Aaron: Far and away the greatest challenges of my post-MFA life have been material. Squaring away the time and money to act like a writer is not easy for me because I do a lot of labor for little pay and have primary care responsibility for two young children.

Caitlin: MWW immersed me back in that writing-centric environment–and because it’s not a giant conference, I made friends that I saw several times each day of the conference. That “pretty strong manuscript”? My MWW friends helped me make it even stronger.

Aaron: This is worth saying too: this conference is amazingly well-priced. It also helped renew my passion for writing by clarifying my vision of how, exactly, I might become a successful, published writer.

Cathy: Why should MFA grads think about attending a conference like this?

Caitlin: Traditional MFA programs are great for instilling the fundamentals of good writing. They’re not so great when it comes to teaching writers how to market their writing, and what’s going on in the ever-changing publishing world. You know the saying “Smart people learn from their mistakes, geniuses learn from other people’s mistakes”?

Aaron: The MFA introduced me to the serious academic world, which changed my life; it connected me with a bevy of amazing artists who are now my friends and helpers; and it bought me some protected time to write a real manuscript. MWW got me out of the cozy, cloistered world of ‘art for art’s sake’ and introduced me to the world of the professional fiction writer – which is, I think, where many of us wanted to end up when we started the MFA.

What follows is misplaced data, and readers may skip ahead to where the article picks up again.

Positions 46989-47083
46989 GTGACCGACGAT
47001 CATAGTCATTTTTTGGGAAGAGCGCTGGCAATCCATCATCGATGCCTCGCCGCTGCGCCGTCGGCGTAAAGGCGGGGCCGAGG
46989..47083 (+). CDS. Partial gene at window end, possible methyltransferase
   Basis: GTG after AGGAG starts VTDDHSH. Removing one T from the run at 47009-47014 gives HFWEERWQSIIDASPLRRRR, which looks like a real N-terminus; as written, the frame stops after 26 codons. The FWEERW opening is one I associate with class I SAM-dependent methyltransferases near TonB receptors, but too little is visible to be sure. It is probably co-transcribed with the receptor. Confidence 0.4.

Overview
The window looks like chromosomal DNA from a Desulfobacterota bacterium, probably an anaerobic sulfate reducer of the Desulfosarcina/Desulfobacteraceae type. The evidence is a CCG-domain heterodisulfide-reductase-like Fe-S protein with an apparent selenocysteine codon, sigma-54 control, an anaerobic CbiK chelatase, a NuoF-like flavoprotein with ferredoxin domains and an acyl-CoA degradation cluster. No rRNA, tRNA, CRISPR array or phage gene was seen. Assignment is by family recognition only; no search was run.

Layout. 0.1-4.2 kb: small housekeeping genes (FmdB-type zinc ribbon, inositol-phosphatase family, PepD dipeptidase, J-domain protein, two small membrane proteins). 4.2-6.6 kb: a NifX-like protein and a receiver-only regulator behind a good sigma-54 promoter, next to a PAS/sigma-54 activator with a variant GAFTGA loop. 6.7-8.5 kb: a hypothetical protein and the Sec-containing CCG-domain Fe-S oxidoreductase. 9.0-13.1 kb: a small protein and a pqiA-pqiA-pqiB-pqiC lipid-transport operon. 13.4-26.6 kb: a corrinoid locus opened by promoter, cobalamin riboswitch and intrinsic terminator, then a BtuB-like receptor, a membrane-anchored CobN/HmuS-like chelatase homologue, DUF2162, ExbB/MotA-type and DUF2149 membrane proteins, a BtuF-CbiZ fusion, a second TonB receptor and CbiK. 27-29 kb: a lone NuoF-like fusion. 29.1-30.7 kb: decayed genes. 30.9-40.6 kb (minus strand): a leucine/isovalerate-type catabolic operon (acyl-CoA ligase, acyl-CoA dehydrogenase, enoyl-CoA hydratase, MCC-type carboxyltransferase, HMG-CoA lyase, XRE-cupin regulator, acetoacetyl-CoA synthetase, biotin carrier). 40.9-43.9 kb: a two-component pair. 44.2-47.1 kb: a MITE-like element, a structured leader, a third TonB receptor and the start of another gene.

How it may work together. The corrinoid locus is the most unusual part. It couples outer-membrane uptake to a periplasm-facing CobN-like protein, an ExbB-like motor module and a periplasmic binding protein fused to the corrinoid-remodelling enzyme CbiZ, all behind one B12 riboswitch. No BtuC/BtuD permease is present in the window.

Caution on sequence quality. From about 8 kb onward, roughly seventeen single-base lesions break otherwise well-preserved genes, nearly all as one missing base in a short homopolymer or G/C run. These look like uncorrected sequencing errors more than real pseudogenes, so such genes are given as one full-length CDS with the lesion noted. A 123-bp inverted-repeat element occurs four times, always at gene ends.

Cathy: Let me say this as someone who has taught in an MFA program: you’re not being disloyal or ungrateful to your program by saying, “I didn’t learn a lot about how to publish.” I’ve written about this topic elsewhere, actually. (Should We Make It Our Business to Teaching the Business of Being a Writer?) Our MFA programs taught us how to write the best book possible. Without that, you’ve got nothing to sell anyway.

Caitlin: Right. MWW is probably good for skipping at least six months’ worth of crappy query letters, bad blog posts, and misguided social networking. If an MFA program is a writing boot camp, instilling you with skills and knowledge you’ll use throughout your career, MWW is the two-week specialized training that prepares you for your first mission: getting your first book published.

Aaron: I feel like I might, honest-to-goodness, be able to get this manuscript between covers and on the shelves of bookstores; I can see how that might unfold. So I have the kind of inspiration one gets when an important goal is not only strongly desired, but clearly in view. Also, if you were a little blue that your MFA program had little to say about ‘genre’ fiction, you’ll find that deficit remedied here.

Cathy: It would make me happy to see more MFA grads at our conference. Maybe MWW can become a kind of “publishing finishing school.” Thanks you guys for talking with me, and good luck with your books! / @Caitlin_OSully
Aaron’s Facebook / And Blog, Such as it Is.